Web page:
As many birders do, I keep a "year list" of all the species I see each calendar year. Of course, anyone can keep any kind of list they want to. For me, the year list that I tend to care most about is one that takes place within the American Birding Association area (Alaska, Canada, and the lower 48 states).
Last year, in 2011, I realized as I was finishing up grad school in March/April that my year might end up being pretty decent. I had plans to take the summer off and travel/bird so I figured I would keep careful track of what year birds I had.
In fact, I was lucky to see a lot of the country last year, I visited at least 41 different states. For the first time in many years, I didn't bird in Canada or Alaska so my year list essentially became a "lower 48 year list".
Many people asked me throughout the year "How's the Big Year going?" but I always had to explain. I didn't do a Big Year, that was never my intention. A Big Year is one of those behemoth goals where people spend thousands of dollars criss-crossing the country ticking every single species they can. If something shows up in Alaska that they need, they fly there. Me, well, I just kept track as I putzed around the country. Even when December came around, I never went far out of my way just for a year bird... I didn't want it to turn into that. Maybe I should have targeted stuff in hindsight? Nah.
Anyway, I ended up tallying 586 species last year in the lower 48 states. My previous best year list that I have records of is 465 set in 2008, 100+ fewer species. With 586, 2011 became my best year ever (and will likely stay that way for some time).
Here is a family-by-family run down of what I saw and what I didn't:
Family Anatidae - DUCKS, GEESE, SWANS:
I had 43 species in this family with highlights being BARNACLE GOOSE, MUSCOVY DUCK, EURASIAN WIGEON, and FALCATED DUCK. I didn't see any of the 4 eiders or TUFTED DUCK.
Family Odontophoridae - NEW WORLD QUAIL:
The only miss in this family was MOUNTAIN QUAIL. We almost missed MONTEZUMA QUAIL in Arizona but we eventually got lucky near Paradise. Fitting, huh?
Family Cracidae - CURRASOWS, GUANS:
There is only one species in this family in the ABA, the PLAIN CHACHALACA which is common in South Texas.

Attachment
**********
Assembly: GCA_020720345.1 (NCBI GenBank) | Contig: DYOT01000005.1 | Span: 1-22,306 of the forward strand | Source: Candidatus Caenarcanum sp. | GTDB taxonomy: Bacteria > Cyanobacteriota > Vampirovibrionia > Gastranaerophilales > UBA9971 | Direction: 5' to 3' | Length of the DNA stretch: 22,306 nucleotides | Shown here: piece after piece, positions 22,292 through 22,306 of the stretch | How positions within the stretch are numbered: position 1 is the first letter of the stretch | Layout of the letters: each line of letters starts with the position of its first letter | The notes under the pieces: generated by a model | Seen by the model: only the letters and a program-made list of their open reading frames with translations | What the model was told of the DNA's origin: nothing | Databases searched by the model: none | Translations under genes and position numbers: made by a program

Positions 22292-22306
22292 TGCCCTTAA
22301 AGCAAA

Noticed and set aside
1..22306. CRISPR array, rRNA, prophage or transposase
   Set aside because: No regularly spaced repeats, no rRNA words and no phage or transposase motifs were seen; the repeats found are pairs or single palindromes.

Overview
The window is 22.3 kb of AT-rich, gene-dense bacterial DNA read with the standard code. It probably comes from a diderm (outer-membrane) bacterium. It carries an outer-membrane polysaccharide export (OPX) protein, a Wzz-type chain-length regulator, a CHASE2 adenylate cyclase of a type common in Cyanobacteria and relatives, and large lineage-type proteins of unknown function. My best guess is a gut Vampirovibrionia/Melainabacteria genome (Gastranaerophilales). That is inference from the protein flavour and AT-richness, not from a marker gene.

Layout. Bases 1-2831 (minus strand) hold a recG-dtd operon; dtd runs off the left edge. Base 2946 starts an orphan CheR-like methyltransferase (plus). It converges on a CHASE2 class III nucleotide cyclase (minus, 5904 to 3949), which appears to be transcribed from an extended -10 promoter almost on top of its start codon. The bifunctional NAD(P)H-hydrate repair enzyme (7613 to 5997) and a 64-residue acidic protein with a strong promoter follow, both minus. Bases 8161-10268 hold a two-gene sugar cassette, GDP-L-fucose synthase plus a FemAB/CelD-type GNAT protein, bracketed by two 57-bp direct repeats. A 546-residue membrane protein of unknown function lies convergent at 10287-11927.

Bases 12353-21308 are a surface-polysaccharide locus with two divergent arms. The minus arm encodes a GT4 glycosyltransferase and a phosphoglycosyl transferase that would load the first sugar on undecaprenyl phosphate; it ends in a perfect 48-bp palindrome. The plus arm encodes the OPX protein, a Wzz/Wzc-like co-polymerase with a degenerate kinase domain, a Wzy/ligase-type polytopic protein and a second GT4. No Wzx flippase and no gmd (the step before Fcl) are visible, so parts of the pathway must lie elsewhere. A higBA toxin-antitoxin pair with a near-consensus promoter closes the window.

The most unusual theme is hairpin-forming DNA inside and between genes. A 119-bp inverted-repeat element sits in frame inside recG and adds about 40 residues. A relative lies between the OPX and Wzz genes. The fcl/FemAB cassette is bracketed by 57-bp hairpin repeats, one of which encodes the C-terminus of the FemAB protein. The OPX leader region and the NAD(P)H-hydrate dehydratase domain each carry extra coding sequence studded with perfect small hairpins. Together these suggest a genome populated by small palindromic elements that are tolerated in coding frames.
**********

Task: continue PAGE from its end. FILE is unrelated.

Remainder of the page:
Family Phasianidae - PARTRIDGES, GROUSE, TURKEYS, OLD WORLD QUAIL:
I barely snagged half of the birds in this family. Highlights were LESSER PRAIRIE-CHICKEN and GUNNISON SAGE-GROUSE although I ended up missing GREATER SAGE-GROUSE, GRAY PARTRIDGE, and CHUKAR. Other misses include all of the PTARMIGAN and SPUCE GROUSE.
Family Gaviidae and Podicipedidae - LOONS, GREBES:
The only miss from these families was ARTIC LOON which I didn't expect in the lower-48 states.
Family Diomedeidae, Procellariidae, Hydrobatidae - ALBATROSSES, PETRELS, SHEARWATERS, STORM-PETRELS:
I didn't participate in any pelagic trips in 2011 which essentially means this category is a wash. In fact, I only tallied two species from this category from land: SOOTY SHEARWATER and PINK-FOOTED SHEARWATER.
Wow, ok, making this blog is taking forever. I'm going to speed things up.
I've often said how I think it's more interesting to look at the misses in a given year than the birds you actually snag. I think you'll agree that some of these misses are just plain funny. Without further ado, the top 25 most-embarrassing or most-painful misses from 2011:
Glaucous Gull (!)
Common Tern (!)
However, there were many highlights and good birds to balance things out. I ended up adding more than 20 new ABA birds which isn't easy to do once in the 650+ range. Some highlights that come to mind include:
Barnacle Goose (CT)
Falcated Duck (CA)
Common Ringed Plover (CA)
Ruff (OR & CA)
Sharp-tailed Sandpiper (CA)
Roseate Tern (FL)
Antillean Nighthawk (FL)
Red-throated Pipit (CA)
Le Conte's Thrasher (AZ)
White-throated Thrush (TX)
Aztec Thrush (AZ)
Colima Warbler (TX)
Yellow-faced Grassquit (TX)
Crimson-collared Grosbeak (TX)
Spot-breasted Oriole (FL)
Last but not least, we were lucky to snag two different ABA Code-5 birds this year (in other words, they're extremely rare). First was a BLACK-VENTED ORIOLE in southern Texas. The other came on the second-to-last day of 2011, a NUTTING'S FLYCATCHER on 30 DEC in Arizona to wrap up a fun year of birding.